AP member Griff Fuller Jr. is reporting from the Occupy Los Angeles site (City Hall). Week 2 was full of surprises: Fishbone came to support and perform, 10,000-15,000 people marched on Saturday according to LAPD. Below, Griff is sharing his reflections from week 2 of the occupation, pictures he took, a chat with Fishbone's Norwood Fisher and musician/Occupy The Hood member (and AP member) CM Talley + an audio clip of Fishbone's jam session recorded from his phone!
"I spent less time at the camping site at City Hall this week due to my tent-mates taking an extended break. I stopped by in-between classes and on my off-days and saw our tent village grow and expand even more. The media trucks were still parked along the curb, but there were fewer of them than there were the first week. Not only was the community growing, but Occupy LA’s operations became more structured. A library tent was added where occupants can go to read books donated by supporters. Schedule boards were set out listing daily events and committee meetings. The process of assembly meetings got more sophisticated, but not without challenges from concerned individuals and the notorious Keepin’ It Real Committee (a committee comprised of individuals that claim to exist to keep things in check and to call out others that who may be exercising too much authority).
Occupy LA also started negotiating with the Health Department to attain a permit to serve food long-term. There were concerns about sanitation and homemade meals were no longer accepted, only restaurant-made food. Throughout the week there were various protests at banks and other isolated marches endorsed by the movement. There was an increase of more common everyday working-class people participating in the daytime protests.
The steam kicked back up again on Saturday when a large crowd gathered at Pershing Square to prepare to march to City Hall to join the occupants already there. A massive widely-diverse group of people briefly took over the streets of Los Angeles by the thousands. The LAPD would later estimate the crowd-size to be between 10,000-15,000 people. The crowd arrived at a stage set up on Spring st. in front of the west steps of City Hall; it stretched back all the way to 1st st. Marking the third Saturday of Occupy LA, new occupants joined our tent village. I joined an intense multi-cultural drum circle after the march which lasted for almost an hour.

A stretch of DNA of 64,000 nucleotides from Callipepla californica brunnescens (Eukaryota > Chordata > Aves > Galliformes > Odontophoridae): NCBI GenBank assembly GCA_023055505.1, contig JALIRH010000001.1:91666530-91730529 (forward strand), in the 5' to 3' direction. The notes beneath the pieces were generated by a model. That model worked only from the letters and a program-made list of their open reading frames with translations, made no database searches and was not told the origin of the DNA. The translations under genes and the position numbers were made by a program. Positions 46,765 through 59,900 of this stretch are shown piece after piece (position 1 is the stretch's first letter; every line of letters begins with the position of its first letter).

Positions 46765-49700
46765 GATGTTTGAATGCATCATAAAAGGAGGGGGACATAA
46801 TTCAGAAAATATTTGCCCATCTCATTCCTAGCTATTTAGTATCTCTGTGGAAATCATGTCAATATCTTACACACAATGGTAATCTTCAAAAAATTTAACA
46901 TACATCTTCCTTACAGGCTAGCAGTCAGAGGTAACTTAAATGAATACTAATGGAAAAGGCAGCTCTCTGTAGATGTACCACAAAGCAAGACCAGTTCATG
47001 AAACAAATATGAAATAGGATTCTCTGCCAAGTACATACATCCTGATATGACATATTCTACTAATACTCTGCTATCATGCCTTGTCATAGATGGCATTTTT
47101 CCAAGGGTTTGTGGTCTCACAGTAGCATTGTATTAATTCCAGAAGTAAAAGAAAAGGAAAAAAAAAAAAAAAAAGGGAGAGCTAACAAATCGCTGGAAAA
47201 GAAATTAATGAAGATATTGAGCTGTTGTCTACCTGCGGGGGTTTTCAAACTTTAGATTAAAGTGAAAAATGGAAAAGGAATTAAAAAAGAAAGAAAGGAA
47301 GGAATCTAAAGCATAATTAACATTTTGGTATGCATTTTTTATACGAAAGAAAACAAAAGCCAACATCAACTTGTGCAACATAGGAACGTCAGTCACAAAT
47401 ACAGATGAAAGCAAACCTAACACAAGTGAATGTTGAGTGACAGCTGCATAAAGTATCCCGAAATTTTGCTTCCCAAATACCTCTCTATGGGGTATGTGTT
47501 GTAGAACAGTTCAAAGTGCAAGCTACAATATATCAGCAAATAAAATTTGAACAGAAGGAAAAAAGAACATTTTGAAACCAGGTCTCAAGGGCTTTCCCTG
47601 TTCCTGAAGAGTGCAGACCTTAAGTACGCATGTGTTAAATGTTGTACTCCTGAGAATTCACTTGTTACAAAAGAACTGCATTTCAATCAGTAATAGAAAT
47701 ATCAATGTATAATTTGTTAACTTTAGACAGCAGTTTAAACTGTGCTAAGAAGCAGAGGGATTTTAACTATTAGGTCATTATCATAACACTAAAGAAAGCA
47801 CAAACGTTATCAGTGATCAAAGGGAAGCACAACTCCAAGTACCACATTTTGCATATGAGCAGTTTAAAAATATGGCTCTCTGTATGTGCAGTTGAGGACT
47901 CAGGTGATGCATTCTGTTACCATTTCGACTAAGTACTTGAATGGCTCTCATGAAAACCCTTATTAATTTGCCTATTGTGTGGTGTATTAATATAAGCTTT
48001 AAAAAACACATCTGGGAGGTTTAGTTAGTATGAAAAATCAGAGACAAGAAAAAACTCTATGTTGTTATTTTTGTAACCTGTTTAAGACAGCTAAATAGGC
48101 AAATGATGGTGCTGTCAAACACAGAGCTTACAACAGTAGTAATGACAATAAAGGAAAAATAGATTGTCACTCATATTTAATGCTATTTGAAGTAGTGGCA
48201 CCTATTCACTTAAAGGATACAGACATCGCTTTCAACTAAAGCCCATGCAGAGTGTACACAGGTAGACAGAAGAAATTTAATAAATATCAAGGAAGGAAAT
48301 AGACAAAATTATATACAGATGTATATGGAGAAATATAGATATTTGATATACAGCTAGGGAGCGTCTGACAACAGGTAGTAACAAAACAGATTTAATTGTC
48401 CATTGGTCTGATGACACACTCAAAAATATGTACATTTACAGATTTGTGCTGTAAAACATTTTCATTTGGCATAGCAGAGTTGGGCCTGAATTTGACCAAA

Later that night Fishbone and its collective of live performers took to the South steps for a jam session. It was held during the same time as the general assembly meeting so the crowd had fewer people. I got the opportunity to speak with supporting musician CM Talley and Fishbone founder Norwood Fisher: GF: Why did you guys come out here today and what is the message that you wanted to get across? Fisher: I’m here today because my man asked to me to come through. But it’s in my spirit to be a part of things of this nature. I live my life in an anti-establishment type manner. You can look at my record to see where I stand. So, bottom line is, I am a part of the 99%... Talley: We are endorsing it, we are doing it. We are the 99%. They are in it, we are in it. We are all in it. We need to reform the banks. We need to treat banks like a utility. They took our shit and then made us pay for it, and then they took more of our shit. And now they wanna charge us for taking our shit! Like, what the fuck?! (Laughter)
Talley is associated with members of the South LA wing of the Occupy LA movement, a part of a national committee referred to as Occupy The Hood which aims to include more people of color from the inner city.
Audio clip of Fishbone's performance recorded from my phone:
With the newcomers also came more boisterous drum-circles and rude occupants who play music all night. The larger the movement grows, the more of a problem it becomes. It leaves me and other occupants who have responsibilities and who actually need our nightly sleep to resort to getting earplugs. But over time the people who are here for the wrong reasons will eventually go away because they are greatly outnumbered by those who are motivated to continue this revolution."